Presently member
hav mad CERN has 22 states, four
Many Indians e e contributed to the associate member states, and seven
observers
construction of the LHC accelerator, including four states and three
ALICE and CMS International
experiments at Organization
CERN. s.
Indian scientists role in LHC helped in the Projects at
discovery of CERN
Higgs Large Hadron The Large
Boson. Collider - Hadron
In field large- computin Collider (LHC) is the worlds largest
the of scale g, India has and most
designed, developed and deployed software powerful particle
accelerator.
for the
It to the fundamentals
Worldwide Large Hadron Collider
aims study of
Grid (WLCG). univers
e.
Significance of Associate member Compact Muon Solenoid (CMS) -
status It is a
general-purpose detector at the
It will enhance participation of young LHC.
scientists and Its studies the Standard
engineers in various CERN Model
projects. (including the Higgs boson)
This will also help bring back the knowledge

gained in It is also searching for extra dimensions
CERN to the domestic and particles that make up dark
programmes. matter.
industr entitle to ALICE is the acronym for A Large
Indian y will be d bid for CERN Ion Collider
contracts directly, opening opportunities for Experime
nt.
in areas
It researches in the physics of
of advanced matter at

technology. an infinitely small scale. Eg.
India can take part in meetings of the CERN Research on
Council quark make
and its committees (Finance Committee and s which protons and
Scientific neutrons.
Policy
Committee).
Indian scientists will become eligible for staff appointments.
Way forward
Associate membership will cost about Rs 80 crores annually. Also India would not enjoy
any voting rights like the members. But this membership is surely a step in the right
direction to advance the scientific research in India and improve Indias stature at the
global arena.

6.12. E-CIGARETTES
Why in News?
E-cigarette is a type of Electronic nicotine delivery
A study by University of systems (ENDS).
California says that E- It is a battery-powered device using electricity to vaporise
cigarettes are attracting a a nicotine containing fluid.
new population of These do not have tar like conventional cigarettes.
adolescents who might not It resembles a cigarette by having a red LED to simulate
otherwise have smoked the tip of a real cigarette.
tobacco products. It also produces a bluish vapour that resembles cigarette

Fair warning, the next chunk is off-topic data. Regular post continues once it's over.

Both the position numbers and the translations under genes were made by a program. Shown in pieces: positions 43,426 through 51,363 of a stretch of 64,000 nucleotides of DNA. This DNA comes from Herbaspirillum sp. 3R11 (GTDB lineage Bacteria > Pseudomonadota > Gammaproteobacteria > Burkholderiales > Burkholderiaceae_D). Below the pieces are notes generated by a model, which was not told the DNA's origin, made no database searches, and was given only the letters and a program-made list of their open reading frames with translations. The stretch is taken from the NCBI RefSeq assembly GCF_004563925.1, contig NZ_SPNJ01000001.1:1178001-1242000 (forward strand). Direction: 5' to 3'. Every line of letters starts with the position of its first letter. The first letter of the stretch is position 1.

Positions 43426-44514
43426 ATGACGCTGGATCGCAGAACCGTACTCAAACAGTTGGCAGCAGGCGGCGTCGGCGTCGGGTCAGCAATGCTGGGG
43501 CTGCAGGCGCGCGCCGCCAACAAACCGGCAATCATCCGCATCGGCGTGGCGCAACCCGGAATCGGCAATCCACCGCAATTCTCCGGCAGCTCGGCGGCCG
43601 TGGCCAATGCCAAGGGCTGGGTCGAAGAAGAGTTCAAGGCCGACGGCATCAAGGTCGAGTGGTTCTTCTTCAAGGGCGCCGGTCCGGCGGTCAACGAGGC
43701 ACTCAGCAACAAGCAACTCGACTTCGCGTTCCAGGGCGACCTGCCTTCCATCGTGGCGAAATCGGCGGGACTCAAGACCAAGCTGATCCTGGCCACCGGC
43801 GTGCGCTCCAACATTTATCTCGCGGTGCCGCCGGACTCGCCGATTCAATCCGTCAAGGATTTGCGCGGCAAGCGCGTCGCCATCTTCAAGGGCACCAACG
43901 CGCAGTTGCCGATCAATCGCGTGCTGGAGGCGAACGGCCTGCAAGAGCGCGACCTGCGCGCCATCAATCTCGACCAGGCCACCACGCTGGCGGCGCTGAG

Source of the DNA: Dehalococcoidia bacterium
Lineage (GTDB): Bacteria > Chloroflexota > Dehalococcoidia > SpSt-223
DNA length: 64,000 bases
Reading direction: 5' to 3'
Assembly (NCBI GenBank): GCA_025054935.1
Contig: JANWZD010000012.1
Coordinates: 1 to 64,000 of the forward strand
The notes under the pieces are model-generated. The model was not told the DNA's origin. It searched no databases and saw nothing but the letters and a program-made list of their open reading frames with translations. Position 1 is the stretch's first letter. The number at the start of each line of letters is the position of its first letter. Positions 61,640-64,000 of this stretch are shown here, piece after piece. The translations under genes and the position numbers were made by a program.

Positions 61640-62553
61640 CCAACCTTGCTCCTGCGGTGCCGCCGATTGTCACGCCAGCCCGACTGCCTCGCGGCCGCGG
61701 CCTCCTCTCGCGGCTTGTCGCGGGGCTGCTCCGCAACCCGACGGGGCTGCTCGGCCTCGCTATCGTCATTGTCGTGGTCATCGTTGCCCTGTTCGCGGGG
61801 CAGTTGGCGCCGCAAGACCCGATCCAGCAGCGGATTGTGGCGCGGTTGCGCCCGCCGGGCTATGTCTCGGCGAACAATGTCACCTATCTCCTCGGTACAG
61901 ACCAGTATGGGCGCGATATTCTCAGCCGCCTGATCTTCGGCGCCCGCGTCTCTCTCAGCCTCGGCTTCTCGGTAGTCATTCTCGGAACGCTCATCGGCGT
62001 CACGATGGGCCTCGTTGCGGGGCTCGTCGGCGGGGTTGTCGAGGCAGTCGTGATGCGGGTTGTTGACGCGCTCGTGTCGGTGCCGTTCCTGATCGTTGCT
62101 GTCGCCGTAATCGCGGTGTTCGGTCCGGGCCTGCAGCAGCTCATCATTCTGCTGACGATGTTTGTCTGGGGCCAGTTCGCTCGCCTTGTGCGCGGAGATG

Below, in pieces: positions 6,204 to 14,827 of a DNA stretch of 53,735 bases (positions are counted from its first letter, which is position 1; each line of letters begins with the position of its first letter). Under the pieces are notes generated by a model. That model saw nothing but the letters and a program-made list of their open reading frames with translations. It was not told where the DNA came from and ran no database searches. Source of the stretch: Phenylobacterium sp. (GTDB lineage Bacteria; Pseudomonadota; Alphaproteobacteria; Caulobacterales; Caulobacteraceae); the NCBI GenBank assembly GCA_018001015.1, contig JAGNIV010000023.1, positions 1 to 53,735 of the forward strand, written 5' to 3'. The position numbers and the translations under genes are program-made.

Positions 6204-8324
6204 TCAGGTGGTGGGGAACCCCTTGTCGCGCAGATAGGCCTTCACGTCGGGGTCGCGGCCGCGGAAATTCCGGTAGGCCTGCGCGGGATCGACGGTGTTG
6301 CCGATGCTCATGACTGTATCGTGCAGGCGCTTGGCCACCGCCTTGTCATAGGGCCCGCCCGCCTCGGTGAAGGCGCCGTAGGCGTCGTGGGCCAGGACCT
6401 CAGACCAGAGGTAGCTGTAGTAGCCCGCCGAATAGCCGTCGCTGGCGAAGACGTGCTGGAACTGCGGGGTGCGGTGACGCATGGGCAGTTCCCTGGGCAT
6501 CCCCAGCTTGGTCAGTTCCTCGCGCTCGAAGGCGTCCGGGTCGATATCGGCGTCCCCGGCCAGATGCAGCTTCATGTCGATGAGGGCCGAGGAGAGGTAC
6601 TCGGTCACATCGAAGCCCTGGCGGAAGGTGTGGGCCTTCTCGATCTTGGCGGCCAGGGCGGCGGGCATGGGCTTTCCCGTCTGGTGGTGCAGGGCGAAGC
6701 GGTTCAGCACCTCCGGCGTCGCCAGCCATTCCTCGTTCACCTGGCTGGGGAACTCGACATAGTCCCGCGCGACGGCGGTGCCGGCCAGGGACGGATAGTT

Background smoke.
It can be an Electronic non-nicotine delivery system
Supreme Court has banned orally (ENNDS) too
ingested tobacco products where the liquid is not nicotine.
recently. The liquid here is dissolved into propylene glycol or/and
Government has put high taxes glycerine to create an aerosol.
on cigarettes. WHO has termed both ENDS and ENNDS as vaping a
The above steps seem to have tobacco-free version of the cigarette in which a liquid is
pushed the sale of e- inhaled through a vaporiser.
cigarettes.

52 www.visionias.in Vision
IAS
Problems in E-cigarettes
There is no convincing evidence proving that e-cigarettes help quit smoking.
With different flavours, it may promote nicotine addiction by inducing habit of smoking in
non-smokers.
Some aerosols of the E-cigarettes have cancer causing agents like formaldehyde.
Nicotine is considered to promote
cardiovascu WHO FRAMEWORK CONVENTION ON TOBACCO
CONTROL (FCTC) 2003
lar diseases. Nicotine
affect WHO FCTC is the first global public health in response to
may also the brain treaty the
development in globalization of the tobacco
foetuses. epidemic.
Indias It is legally binding to its members. India has
Position also ratified it.
WHO Global Report 2015 says Its recommends demand side measures of lik
that tobacco control e

number of smokers in India is Price and tax measures to reduce the demand for tobacco.

on
Non-price measures like Packaging and labelling of tobacco
the decline.
products; public awareness and Tobacco
As e-cigarettes contain nicotine advertising etc.
and It also gives some supply measures of tobacco
not tobacco, these do not fall control like preventing
within illicit tobacco trade; control sales
the ambit of the COTPA Act to minors etc.
2003.
Most e-commerce websites sell e-
cigarettes as therapeutic products thus increasing appeal.